The Truth About Hillary
|The Truth About Hillary|
|Publication date||June 21, 2005|
|Dewey Decimal||328.73/092 B 22|
|LC Classification||E887.C55 K57 2005|
The Truth About Hillary: What She Knew, When She Knew It, and How Far She'll Go to Become President is a political biography about Hillary Clinton, then a Democratic senator from New York, written by Edward Klein, the former editor of The New York Times Magazine.
The book was considered controversial due to the way it discusses various issues concerning Hillary Clinton's behavior, personality, sexuality, the nature of her marriage to Bill Clinton, and her intentions for the future.
The author's sources were questioned by the media immediately after the release of the book. An examination of the book conducted by Media Matters for America resulted in their viewpoint that "Klein's Attack Book [was] Poorly Researched, Poorly Written, Poorly-Sourced". The media watchdog organization goes on to state that the author "recycles long-debunked claims about the Clintons" and "relies on anonymous sources for much that isn't recycled—more than 70 footnotes refer to unnamed sources," and that the book has a "reliance on 'convenient rather than complete evidence.'"
Commentator Joe Conason wrote that "citizens hoping to discover anything new about the famous junior Senator from New York shouldn’t waste their time or money on his unoriginal and unreliable rant".
Philippe Reines, Hillary Clinton's press secretary, stated that the book was "full of blatant and vicious fabrications contrived by someone who writes trash for cash."
Criticism from conservatives
To that end, Kathryn Jean Lopez of National Review asked Klein, "Why on earth would you put such a terrible story in your book...that looks to be flimsily sourced at that?" regarding his suggestion that Chelsea Clinton was conceived in an act of marital rape. Columnist John Podhoretz of The New York Post stated that the book is "one of the most sordid volumes I've ever waded through". According to Alicia Colon of the New York Sun, "Mr. Klein’s title led me to believe that his book would be pointing out these little hypocrisies, but instead he grovels below the belt — delving into the Clintons’ sex life, which is none of our business. ".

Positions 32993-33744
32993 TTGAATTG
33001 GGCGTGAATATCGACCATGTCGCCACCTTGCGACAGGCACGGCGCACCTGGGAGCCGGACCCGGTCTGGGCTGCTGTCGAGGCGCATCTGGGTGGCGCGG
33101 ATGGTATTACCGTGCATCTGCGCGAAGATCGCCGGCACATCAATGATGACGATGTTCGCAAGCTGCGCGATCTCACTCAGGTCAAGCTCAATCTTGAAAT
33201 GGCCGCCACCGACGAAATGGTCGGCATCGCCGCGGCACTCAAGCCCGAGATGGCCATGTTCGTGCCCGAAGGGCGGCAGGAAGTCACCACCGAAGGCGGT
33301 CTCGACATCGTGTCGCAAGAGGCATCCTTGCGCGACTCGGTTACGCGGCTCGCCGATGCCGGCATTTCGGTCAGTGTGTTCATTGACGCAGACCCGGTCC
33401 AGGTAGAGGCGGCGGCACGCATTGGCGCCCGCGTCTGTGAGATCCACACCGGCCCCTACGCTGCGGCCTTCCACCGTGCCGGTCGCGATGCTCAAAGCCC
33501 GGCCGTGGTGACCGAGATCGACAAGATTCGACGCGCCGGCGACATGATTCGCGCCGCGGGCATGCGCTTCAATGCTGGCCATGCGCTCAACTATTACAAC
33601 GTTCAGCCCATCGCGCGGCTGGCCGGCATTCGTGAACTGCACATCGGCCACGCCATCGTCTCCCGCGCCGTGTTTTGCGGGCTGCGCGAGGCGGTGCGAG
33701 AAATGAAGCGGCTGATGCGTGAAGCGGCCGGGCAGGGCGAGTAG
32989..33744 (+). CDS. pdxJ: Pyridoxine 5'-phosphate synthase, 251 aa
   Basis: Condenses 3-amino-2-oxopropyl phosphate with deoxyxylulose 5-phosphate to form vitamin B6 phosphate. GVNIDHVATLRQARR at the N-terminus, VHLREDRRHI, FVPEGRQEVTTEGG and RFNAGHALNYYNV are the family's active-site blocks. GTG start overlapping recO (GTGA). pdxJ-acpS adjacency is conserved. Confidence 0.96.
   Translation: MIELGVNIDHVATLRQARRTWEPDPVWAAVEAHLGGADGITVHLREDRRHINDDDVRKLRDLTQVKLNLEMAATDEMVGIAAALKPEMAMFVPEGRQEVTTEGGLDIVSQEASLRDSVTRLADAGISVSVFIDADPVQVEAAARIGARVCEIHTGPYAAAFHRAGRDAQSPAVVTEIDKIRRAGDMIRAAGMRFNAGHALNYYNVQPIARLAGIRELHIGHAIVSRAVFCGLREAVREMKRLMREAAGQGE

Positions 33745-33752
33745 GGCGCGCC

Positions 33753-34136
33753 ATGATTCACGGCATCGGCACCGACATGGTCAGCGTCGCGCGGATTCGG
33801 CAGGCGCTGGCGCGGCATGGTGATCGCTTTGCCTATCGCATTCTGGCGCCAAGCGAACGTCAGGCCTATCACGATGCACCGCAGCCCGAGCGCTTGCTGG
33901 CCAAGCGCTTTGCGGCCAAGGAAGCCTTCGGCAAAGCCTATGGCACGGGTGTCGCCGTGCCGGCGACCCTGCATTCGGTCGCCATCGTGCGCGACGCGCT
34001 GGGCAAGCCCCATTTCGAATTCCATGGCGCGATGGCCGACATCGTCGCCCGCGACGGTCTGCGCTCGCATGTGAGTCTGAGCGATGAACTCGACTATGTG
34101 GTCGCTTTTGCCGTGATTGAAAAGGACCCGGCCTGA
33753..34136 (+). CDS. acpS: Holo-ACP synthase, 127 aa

With the critical response to the book being so overwhelmingly negative, some commentators on the right have speculated that the book was intentionally written as a political device to indirectly boost support for a possible 2008 presidential run by Hillary Clinton. Proponents of this theory include former Ronald Reagan speechwriter Peggy Noonan and talk-show host Rush Limbaugh. Noonan, who also wrote a book critical of Hillary Clinton, states on the editorial page of The Wall Street Journal that Klein "assumes the market is conservative and conservatives are stupid. They're not, actually. They want solid sourcing and new information that is true", concluding that this book only serves to "inoculate [Hillary Clinton] against future and legitimate criticism and revelations".
Some commentators on the left feel that the nearly unanimous condemnation of The Truth About Hillary by the right may also be a well-coordinated political maneuver. Indeed, Keelin McDonel states in the left-leaning political journal The New Republic that "conservatives are launching a preemptive strike on what Klein identifies as one of Clinton's central mantras: 'victimhood can be a political plus.'"
- Foser, Jamison (June 23, 2005). "The truth about The Truth About Hillary: Edward Klein's attack book is poorly researched, poorly written, poorly sourced". Media Matters for America.
- Conason, Joe (June 20, 2005). "The New York Observer". p. 5.
- Washington Post: Red Pencils Are Drawn Over New Clinton Book. June 21, 2005.
- Podhoretz, John (June 22, 2005). "Smear For Profit—New Hillary 'Bio' is Just Trash". New York Post. p. 31.
- Colon, Alicia (June 24, 2005). "Clinton Book May Help, Not Harm, Her". New York Sun.
- Noonan, Peggy (June 23, 2005). "Eine Kleine Biographie". Wall Street Journal.
- McDonell, Keelin (July 4, 2005). "Defense Mechanism". The New Republic 233 (4720).